DSP Gene Variant May Aid Survival in IPF, Guide Esbriet or Ofev Use

Margarida Maia, PhD avatar

by Margarida Maia, PhD |

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IPF gene variants | Pulmonary Fibrosis News | human genes

Certain genetic variants appear to lead to better survival in people with idiopathic pulmonary fibrosis (IPF) who are on anti-fibrotics, suggesting that genetic testing may help to select patients for specific treatments, a real-world study found.

Specifically, people carrying a variant of the DSP gene, known as the rs2076295 (G) allele, may benefit most from treatment with Ofev (nintedanib). In turn, those carrying two variants of the rs2076295 (T) allele (TT genotype), may benefit most by using Esbriet (pirfenidone). (An allele is one of two or more versions of a gene, in this case the DSP gene; people with two of these versions, like two T alleles, are said to have a TT geneotype.)

The study, “DSP rs2076295 variants influence nintedanib and pirfenidone outcomes in idiopathic pulmonary fibrosis: a pilot study,” was published in Therapeutic Advances in Respiratory Disease.

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Genetic variability is known to influence how a patient’s disease evolves and responds to treatment. With IPF, however, it is not clear how common variants linked with disease development, such as those of MUC5B (the gene containing instructions to make mucin 5B) and DSP (the gene containing instructions to make desmoplakin), may affect response to treatment.

Researchers in Italy previously reported that a variant of the MUC5B gene, known as the rs35705950 (T) allele, may be linked with better survival in IPF patients on anti-fibrotics, although it may not affect response to treatment.

Now, a team in the Czech Republic used records from the European MultiPartner IPF Registry (EMPIRE) — a large multicenter database of people with IPF — to search for a link between genetic variants and response to anti-fibrotic therapy.

The study included 210 patients who were part of the Czech section of the registry: 139 men and 71 women. Their median age at diagnosis was 70, ranging from 52 to 82  years old. A total of 167 (79.5%) were taking anti-fibrotics; of them, 127 (76%) were prescribed Esbriet and 40 (24%) Ofev.

Also included were 205 age- and sex-matched individuals receiving at-home care — but without chronic lung or autoimmune disease, or  cancer — who served as controls: 125 men and 80 women with a median age of 70, ranging from 51 to 88.

Genetic testing of blood samples revealed that the MUC5B rs35705950 (T) allele was more common in patients than in controls (55.3% vs. 20.9%), as was the DSP rs2076295 (G) allele (80.4% vs. 68.3%).

Mortality tended to be lower in patients carrying the MUC5B rs35705950 (T) allele who were on anti-fibrotics than in those who were not. A comparison of patients carrying the variant T allele and those with two G alleles (GG genotype) found no differences in mortality or in response to Esbriet or Ofev treatment.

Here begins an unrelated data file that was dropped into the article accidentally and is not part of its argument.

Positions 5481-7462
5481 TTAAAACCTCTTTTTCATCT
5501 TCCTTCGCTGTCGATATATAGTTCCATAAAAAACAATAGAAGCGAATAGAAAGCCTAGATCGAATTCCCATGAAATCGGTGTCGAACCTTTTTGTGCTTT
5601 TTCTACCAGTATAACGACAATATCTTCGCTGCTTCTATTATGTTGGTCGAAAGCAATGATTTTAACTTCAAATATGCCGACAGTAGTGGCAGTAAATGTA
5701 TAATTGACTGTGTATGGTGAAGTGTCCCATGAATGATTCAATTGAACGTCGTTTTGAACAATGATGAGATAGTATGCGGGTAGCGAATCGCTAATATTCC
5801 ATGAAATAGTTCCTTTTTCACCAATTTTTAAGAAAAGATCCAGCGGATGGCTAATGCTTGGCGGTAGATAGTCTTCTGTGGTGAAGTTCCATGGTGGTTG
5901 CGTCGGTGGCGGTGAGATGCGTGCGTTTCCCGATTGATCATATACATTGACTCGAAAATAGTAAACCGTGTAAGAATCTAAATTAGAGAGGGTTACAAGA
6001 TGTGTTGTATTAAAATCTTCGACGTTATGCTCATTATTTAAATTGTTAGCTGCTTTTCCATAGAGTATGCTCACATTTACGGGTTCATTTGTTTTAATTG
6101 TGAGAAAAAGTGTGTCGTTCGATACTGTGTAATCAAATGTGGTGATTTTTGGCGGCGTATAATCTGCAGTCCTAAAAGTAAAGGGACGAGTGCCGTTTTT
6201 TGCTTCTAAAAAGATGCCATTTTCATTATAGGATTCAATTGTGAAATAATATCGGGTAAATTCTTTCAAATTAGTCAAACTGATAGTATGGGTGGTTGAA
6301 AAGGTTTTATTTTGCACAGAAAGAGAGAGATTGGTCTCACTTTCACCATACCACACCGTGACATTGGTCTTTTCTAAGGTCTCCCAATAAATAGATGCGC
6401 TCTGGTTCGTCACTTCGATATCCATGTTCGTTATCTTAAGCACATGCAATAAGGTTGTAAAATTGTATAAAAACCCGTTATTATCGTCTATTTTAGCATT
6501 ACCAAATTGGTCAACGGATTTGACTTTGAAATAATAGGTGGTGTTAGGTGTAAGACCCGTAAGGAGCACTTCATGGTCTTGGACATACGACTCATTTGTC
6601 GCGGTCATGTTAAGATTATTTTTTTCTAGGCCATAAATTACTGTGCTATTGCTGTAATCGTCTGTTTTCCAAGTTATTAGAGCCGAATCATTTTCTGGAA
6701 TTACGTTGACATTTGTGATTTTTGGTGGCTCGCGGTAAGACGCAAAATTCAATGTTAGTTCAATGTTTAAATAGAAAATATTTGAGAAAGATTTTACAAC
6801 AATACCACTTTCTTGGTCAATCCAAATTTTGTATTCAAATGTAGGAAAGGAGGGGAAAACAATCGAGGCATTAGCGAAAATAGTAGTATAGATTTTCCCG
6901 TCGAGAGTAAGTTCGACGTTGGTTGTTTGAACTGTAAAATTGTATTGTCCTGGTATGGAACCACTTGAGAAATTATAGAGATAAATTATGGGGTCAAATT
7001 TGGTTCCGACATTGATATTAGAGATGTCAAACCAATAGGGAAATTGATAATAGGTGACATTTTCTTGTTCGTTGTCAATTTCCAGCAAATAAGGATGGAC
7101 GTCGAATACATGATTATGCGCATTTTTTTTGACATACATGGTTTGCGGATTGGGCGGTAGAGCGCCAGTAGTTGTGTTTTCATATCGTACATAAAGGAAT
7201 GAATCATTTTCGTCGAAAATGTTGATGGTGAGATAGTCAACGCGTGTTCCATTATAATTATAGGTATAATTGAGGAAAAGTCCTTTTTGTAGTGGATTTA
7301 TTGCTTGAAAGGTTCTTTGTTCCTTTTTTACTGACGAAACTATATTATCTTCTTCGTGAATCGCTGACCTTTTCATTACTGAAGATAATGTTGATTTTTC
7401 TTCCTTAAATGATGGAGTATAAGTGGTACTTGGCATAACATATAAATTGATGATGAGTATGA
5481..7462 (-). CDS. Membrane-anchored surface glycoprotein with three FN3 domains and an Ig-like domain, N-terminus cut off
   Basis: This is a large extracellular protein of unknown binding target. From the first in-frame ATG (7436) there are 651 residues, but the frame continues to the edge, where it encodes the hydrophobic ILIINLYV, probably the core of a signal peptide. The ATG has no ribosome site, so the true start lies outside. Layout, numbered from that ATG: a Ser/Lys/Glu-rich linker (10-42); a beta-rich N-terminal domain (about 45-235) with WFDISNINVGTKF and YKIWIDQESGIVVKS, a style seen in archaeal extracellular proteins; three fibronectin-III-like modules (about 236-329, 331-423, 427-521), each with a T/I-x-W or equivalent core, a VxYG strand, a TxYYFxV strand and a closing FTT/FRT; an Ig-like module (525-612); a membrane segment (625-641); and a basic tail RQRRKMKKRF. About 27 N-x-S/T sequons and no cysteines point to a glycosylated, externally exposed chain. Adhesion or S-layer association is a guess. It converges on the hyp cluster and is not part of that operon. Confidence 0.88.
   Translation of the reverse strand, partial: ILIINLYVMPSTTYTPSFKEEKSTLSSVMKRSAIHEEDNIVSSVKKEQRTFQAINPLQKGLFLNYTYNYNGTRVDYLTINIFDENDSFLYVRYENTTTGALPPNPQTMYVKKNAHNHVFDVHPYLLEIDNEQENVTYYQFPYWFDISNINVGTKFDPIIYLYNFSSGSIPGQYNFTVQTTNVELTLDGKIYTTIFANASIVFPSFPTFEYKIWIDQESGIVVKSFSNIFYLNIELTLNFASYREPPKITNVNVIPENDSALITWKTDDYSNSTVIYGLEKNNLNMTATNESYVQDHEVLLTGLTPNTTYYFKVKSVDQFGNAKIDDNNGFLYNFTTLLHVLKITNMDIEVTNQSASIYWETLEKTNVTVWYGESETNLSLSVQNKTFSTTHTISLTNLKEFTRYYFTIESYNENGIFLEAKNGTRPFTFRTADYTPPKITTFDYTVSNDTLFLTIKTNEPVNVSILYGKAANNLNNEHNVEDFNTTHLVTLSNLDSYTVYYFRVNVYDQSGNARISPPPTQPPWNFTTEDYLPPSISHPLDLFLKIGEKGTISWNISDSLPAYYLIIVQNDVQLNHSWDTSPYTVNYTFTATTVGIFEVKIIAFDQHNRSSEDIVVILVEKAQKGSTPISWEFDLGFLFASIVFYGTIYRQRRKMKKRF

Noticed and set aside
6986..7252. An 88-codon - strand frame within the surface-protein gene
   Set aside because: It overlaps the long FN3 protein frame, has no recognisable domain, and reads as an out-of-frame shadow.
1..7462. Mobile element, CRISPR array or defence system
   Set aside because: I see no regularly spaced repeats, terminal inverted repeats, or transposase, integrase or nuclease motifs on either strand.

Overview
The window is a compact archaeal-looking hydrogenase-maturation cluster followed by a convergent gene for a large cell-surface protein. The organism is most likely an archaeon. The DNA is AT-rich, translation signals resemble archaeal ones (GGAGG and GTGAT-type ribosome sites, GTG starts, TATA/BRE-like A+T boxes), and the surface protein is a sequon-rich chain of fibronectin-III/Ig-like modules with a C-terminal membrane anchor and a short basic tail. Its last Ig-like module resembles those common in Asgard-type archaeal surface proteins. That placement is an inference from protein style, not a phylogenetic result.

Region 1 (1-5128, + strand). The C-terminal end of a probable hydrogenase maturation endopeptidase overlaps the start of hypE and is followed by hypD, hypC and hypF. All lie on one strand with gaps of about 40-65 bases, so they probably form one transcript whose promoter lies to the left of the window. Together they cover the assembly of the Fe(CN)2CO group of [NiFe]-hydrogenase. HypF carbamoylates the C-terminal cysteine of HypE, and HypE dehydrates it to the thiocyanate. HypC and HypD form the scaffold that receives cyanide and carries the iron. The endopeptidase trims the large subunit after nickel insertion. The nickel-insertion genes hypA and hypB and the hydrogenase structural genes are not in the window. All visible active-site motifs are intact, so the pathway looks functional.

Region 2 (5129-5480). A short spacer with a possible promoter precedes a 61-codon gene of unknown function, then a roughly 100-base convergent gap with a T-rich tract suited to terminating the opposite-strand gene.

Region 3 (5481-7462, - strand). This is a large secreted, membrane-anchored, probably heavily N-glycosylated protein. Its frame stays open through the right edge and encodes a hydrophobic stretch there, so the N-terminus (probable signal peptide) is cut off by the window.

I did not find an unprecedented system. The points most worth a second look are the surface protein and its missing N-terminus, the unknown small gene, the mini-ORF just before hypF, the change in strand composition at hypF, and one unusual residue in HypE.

MUC5B rs35705950 did not impact the outcome of treatment with either nintedanib or pirfenidone,” the researchers wrote.

When the team focused on the DSP rs2076295 (G) allele, they found that it was linked to better survival in patients taking anti-fibrotics.

Compared to patients carrying the TT genotype, those carrying the DSP rs2076295 (G) allele benefited most from treatment with Ofev (vs. Esbriet), as seen by a longer overall survival — or the time they live since starting treatment — and a slower decline in lung function.

How the DSP rs2076295 (G) allele might affect response to treatment is still unknown.

Patients carrying the TT genotype, in contrast, benefited most from treatment with Esbriet (vs. Ofev), as seen by a longer overall survival.

The researchers also looked for possible predictors of a favorable disease course. They found that factors like older age and better lung function — as measured by forced vital capacity (FVC) and diffusing capacity for carbon monoxide (DLCO) — at the time of diagnosis were linked with longer survival.

“Taken together, our real-world study showed that IPF patients with MUC5B T* allele or DSP G* allele profit from antifibrotic treatment (nintedanib or pirfenidone) by longer survival,” the researchers concluded. “Our study … may help to identify genetic subgroups likely to benefit from a particular antifibrotic therapy, as desired in the era of precision medicine.”

They noted, however, that these findings should be confirmed in further studies.

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